There probably isn’t a parent out there that hasn’t had some sort of grief when it comes to getting their kids to eat. And I’m not even talking about eating vegetables and fruits, it could be anything. According to a new book just out this week, North American parents have it all wrong when it comes to showing kids how and what to eat.
I like to think I was a pretty good kid when it came to eating mostly everything my mom put in front of me. I had very few dislikes: asparagus, squash and cooked carrots; loved raw, hated them cooked. But I was always willing to try something several times before saying, no, just don’t like that. So it’s hard for me to understand kids who won’t touch certain foods, or who scream if one kind of food touches another on their plate, or just flat out refuse to try something new. That’s why I got interested when I heard about a book being published this spring called ‘French Kids Eat Everything, And Yours Can Too‘.
The author is Karen Le Billon, she teaches part of the year at UBC and she spends the other half of the year living in France. She met a Frenchman when she was studying overseas in England, but their children were born in Canada and raised mostly in the North American style of parenting, especially when it comes to food. That all changed when they decided to move to France for a year to see if they wanted to live there full-time. Her two daughters were young, the oldest was four, the other still a toddler, when this all started. She noticed some differences right away…kids there really did eat everything…from green vegetables and fruits all the way to Roquefort cheese. They sat with their parents all the way through the meal and were generally well-behaved, not like her own kids!
That didn’t make her feel that great. When they were just visiting no one really said much to her about how her children ate, but once they were actually living in France it was different. Everyone from her husband to his entire extended family were quietly, and as she writes, ‘sometimes not so quietly’ outraged. So she decided to try to figure out the strategies and philosophies that are employed by French parents when it comes to feeding their children, and this book is the result. She also notes that France’s rate of childhood obesity is one of the lowest in the developed world, so they are obviously doing something right.
Throughout the book she unveils ten ‘French Food Rules’. Number 1 is ‘Parents: YOU are in charge of your children’s food education.’ She explains that the French say children must not be in charge of their own eating, and French doctors, teachers, nutritionists and scientists view the relationship between children, food and parenting in a completely different manner than North Americans…they’ve even assessed the average number of times children have to taste new foods before they willingly eat them, the average is seven but parenting books recommend ten to fifteen tries. French Food Rule #2 is, ‘Avoid Emotional Eating. Food is NOT a pacifier, a distraction, a toy, a bribe, a reward, or a substitute for discipline’. How many times have parents here used food as a bribe or reward???
The rules continue to be revealed throughout the book as Le Billon details in a quite engaging fashion her time spent in France and her efforts to encourage her children to eat more like French children, her successes along with her disasters. At the end of book she summarizes the rules with some practical tips and tricks thrown in, and then there are about 20 recipes for kids that will help you get them used to eating a wider range of foods. So a pretty good package, all in all, backed up with research gleaned from French publications about nutrition and eating habits.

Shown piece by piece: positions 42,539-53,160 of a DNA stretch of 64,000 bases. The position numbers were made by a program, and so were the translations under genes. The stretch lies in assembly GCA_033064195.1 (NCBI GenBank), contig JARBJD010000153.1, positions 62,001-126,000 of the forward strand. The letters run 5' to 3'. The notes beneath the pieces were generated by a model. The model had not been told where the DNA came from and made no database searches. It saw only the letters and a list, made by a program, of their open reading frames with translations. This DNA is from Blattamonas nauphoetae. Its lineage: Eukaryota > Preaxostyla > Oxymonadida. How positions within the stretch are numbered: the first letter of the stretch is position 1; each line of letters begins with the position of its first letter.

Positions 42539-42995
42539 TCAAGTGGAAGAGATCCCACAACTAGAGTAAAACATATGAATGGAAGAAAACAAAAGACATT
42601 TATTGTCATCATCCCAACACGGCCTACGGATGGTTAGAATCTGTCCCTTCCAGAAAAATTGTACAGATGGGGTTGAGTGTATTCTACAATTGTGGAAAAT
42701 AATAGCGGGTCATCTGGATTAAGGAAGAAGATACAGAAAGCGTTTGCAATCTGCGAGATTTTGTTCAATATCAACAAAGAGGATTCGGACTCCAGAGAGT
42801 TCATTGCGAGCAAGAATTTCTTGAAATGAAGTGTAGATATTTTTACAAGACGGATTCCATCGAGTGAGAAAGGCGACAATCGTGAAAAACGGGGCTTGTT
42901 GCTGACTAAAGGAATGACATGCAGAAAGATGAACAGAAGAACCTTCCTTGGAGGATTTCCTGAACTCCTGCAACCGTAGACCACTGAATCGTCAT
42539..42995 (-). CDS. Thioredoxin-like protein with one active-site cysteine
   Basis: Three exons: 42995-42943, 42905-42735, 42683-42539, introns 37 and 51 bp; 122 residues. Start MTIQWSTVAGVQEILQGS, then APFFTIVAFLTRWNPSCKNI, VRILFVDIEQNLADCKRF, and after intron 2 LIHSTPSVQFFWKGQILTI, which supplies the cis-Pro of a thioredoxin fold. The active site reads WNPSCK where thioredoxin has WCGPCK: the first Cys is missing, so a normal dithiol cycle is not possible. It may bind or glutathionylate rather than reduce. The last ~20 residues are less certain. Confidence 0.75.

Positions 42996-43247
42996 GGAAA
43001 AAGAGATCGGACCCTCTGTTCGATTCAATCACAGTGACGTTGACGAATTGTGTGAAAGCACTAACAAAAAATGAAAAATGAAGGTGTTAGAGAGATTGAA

This book is a useful tool, because where else do parents in North America get their information about parenting when it comes to food? Pediatricians, health units, nutritionists? I don’t think there are enough sources out there, and probably those that are out there are underutilized because parents don’t take the time to take advantage of available programs and information. These food-related behaviours are not something kids will learn at school, in the book Karen Le Billon stresses that you have to get kids to start enjoying a wide range of foods before they are even two years old. I have a friend who is a pediatric nutritionist, and she spends some of her time at a health unit in Vancouver teaching parents about what they can feed their kids. We once did a radio show together in which she revealed that babies actually start craving some stronger flavours in their food by the time they are just over a year old…so you can start introducing some spices and herbs in their foods…it turned out to be one of my most popular radio shows ever, so that told me more info is needed. If you want to try some of Karen’s recipes she suggests in the book, visit this page on the Bon Appetit website. And if you want to listen to my chat with Jo-Ann Roberts on All Points West regarding the French Kids Eat Everything, just click here.
I just read another story about a study in the journal, Public Health Nursing. The study evaluated nearly 400 low-income women with children ages 1-3 enrolled in Early Head Start programs. The research results indicated toddlers were less likely to consume fruits and vegetables four or more times a week if their mothers did not consume that amount or if their mothers viewed their children as picky eaters. So, low income, low education can result in poor eating habits and that really impacts a child’s development as they grow up, so a few things to think about as you prepare dinner for your children tonight. And I’d love to hear some strategies our listeners employ to get their kids to try new foods.